The unnecesary Ars Technica rant · 2010-03-16 16:25 by Wladimir Palant
Please forgive me this (hopefully unusual) rant. It is simply that I am so disappointed. Over the years I learned that quality journalism is extremely rare. I also came to expect very little from the media (both online and offline) — most often, journalists fail at what I consider the very basics of their job, namely understanding what they are writing about and verifying the information (I very much appreciate the exceptions to that rule but they are just that — exceptions). No problem, if it is important I can usually find the original source and get myself an overview. As it is, getting me disappointed is hard. But apparently not impossible.
A few days ago I mentioned the article on ad blocking published by Ars Technica. I find the argumentation in that article weak to say the least — and so do many others. I put together a collection of interesting replies, most of which happen to put the Ars Technica article in a negative light — but that’s simply because I didn’t mention articles that didn’t bring any original points into the discussion. And I also linked to my own old article along with explanation why Ars Technica being paid for views rather than clicks doesn’t really contradict this article. I later removed that link because I found that Richard Chappell explained that point in a much better way.
One of the very first comments indirectly called me stupid and a hypocrite who simply doesn’t care about websites and their survival. Whoever commented there either didn’t read or didn’t understand what I wrote — but that’s not exactly unusual, I’m not denying anybody the right to express his opinion in my blog but I’m not going to discuss unreasonable opinions either. What actually got me upset is the fact that (as somebody pointed out later) this person is apparently a member of Ars Technica staff and a journalist.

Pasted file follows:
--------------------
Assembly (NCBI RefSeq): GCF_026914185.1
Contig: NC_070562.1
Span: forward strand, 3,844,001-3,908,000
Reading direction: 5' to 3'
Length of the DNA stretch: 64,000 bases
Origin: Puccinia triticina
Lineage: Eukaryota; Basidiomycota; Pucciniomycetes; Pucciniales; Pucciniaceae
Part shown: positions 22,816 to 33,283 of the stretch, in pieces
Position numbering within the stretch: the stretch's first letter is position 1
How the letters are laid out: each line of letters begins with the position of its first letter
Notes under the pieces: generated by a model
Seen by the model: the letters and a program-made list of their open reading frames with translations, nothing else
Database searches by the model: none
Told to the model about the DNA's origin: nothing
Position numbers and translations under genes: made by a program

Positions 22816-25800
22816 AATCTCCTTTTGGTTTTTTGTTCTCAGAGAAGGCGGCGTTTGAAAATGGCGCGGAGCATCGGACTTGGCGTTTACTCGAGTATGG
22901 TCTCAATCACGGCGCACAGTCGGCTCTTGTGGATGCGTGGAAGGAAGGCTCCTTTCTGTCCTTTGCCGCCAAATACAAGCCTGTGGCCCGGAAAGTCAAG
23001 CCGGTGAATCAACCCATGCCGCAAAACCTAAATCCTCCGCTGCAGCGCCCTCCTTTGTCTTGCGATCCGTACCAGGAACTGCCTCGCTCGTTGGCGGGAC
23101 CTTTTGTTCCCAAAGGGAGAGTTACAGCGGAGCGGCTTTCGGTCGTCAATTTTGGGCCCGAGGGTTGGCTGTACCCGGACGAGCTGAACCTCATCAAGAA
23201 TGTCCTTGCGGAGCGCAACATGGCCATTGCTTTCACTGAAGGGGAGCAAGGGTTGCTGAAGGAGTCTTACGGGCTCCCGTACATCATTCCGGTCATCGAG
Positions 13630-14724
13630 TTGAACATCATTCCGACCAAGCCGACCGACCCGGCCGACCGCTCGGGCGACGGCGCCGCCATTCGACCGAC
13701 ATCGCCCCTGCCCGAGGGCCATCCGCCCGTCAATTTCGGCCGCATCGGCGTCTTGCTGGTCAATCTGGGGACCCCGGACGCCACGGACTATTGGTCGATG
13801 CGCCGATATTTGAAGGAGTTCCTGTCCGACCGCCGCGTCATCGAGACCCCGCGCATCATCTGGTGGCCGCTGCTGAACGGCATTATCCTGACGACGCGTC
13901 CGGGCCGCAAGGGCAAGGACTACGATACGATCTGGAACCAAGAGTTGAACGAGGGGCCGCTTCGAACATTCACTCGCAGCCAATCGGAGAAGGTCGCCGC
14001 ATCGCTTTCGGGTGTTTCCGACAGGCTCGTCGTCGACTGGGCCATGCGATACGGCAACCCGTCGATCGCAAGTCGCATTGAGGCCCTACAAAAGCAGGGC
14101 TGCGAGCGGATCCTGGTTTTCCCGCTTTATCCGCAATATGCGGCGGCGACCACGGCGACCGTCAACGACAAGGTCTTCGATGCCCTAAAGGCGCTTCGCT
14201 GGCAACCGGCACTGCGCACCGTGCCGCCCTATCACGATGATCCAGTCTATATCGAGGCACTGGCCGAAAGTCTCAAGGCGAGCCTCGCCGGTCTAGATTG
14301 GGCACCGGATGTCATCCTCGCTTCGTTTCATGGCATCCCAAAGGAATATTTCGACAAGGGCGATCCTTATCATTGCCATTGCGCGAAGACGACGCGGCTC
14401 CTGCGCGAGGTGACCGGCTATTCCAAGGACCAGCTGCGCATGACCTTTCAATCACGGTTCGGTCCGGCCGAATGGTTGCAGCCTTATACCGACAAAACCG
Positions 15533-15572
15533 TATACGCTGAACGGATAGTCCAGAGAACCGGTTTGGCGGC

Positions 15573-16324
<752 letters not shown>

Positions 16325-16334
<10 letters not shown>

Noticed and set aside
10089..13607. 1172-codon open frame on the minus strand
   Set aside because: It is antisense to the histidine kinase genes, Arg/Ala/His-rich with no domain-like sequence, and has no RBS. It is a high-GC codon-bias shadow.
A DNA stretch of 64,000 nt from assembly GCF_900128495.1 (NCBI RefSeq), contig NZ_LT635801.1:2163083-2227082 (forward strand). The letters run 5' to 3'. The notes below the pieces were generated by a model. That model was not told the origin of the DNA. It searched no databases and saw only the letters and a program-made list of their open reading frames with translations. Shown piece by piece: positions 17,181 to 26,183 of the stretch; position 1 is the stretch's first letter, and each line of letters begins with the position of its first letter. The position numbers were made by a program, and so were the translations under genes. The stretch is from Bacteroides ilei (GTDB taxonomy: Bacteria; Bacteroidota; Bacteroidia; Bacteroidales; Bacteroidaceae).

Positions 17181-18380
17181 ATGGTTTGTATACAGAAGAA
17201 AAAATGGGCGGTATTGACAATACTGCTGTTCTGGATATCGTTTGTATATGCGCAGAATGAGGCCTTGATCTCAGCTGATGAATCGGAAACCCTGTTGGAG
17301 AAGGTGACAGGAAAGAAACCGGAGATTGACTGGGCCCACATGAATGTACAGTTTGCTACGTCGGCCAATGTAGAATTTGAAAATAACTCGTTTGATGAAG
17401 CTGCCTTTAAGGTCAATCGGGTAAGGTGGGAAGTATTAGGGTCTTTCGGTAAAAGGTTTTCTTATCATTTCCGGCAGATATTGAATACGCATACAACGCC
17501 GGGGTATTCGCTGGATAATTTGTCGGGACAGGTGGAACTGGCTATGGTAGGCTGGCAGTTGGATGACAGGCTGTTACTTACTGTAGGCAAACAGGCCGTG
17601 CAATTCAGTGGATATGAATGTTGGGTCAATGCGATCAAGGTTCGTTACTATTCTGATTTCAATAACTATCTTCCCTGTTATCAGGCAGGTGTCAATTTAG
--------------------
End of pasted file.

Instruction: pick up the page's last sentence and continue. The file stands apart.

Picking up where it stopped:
Now I really don’t know Ars Technica. From what I heard I had the impression that it is one of the higher-quality tech news resources on the web. So I was rather surprised to see their rant against ad blocking lack proper argumentation. On the other hand, if members of their staff don’t know that you have to indicate it when you are commenting as a biased party, maybe that wasn’t so surprising after all?
Dear Ars Technica staff! I am fully aware that my knowledge of economics is incomplete at best. But I know that in a market you have to provide value to get paid. If you want advertisers to pay you should provide value to them. And: no, an ad that is downloaded but not viewed doesn’t provide value to the advertiser. An ad that is displayed but ignored doesn’t provide value. Only an ad that generates a sale (either directly because the user clicked it or indirectly via brand awareness and similar) provides value. If you see yourself being paid without providing a value than you either tricked whoever is paying you (this is often referred to as “fraud”) or it is a temporary state where whoever is paying you didn’t adjust to the new realities yet. Either way, it isn’t something to build a business on.
Feel free to come to my blog and convince me otherwise. Or maybe discuss the importance of brand awareness. Or maybe even suggest improvements that I could implement in Adblock Plus to make your life easier (without making the lives of my users miserable of course). But when your do so: please indicate who you are. Even if you are commenting as a private person rather than a representative of Ars Technica, the mere fact of who your employer is makes you a biased party in this discussion. And don’t forget: if you want your argumentation to be taken seriously you need to understand the arguments of the other side first.
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